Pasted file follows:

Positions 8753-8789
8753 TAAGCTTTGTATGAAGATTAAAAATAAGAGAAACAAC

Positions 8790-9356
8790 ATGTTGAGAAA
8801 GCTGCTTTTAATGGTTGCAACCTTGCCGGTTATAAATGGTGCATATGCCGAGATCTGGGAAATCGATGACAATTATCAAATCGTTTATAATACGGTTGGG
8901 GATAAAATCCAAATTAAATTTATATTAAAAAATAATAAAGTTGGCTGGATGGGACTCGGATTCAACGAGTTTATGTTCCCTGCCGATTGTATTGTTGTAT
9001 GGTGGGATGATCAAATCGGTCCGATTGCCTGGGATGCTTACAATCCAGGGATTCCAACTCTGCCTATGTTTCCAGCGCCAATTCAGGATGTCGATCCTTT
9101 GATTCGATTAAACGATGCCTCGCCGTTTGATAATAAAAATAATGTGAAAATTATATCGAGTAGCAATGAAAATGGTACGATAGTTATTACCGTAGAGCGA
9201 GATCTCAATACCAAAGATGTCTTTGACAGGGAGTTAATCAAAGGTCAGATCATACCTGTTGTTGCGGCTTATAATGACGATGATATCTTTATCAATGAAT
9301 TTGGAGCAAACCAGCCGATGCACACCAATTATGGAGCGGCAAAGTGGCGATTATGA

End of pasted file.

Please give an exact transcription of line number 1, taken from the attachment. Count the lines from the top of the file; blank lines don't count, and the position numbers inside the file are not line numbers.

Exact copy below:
Positions 8753-8789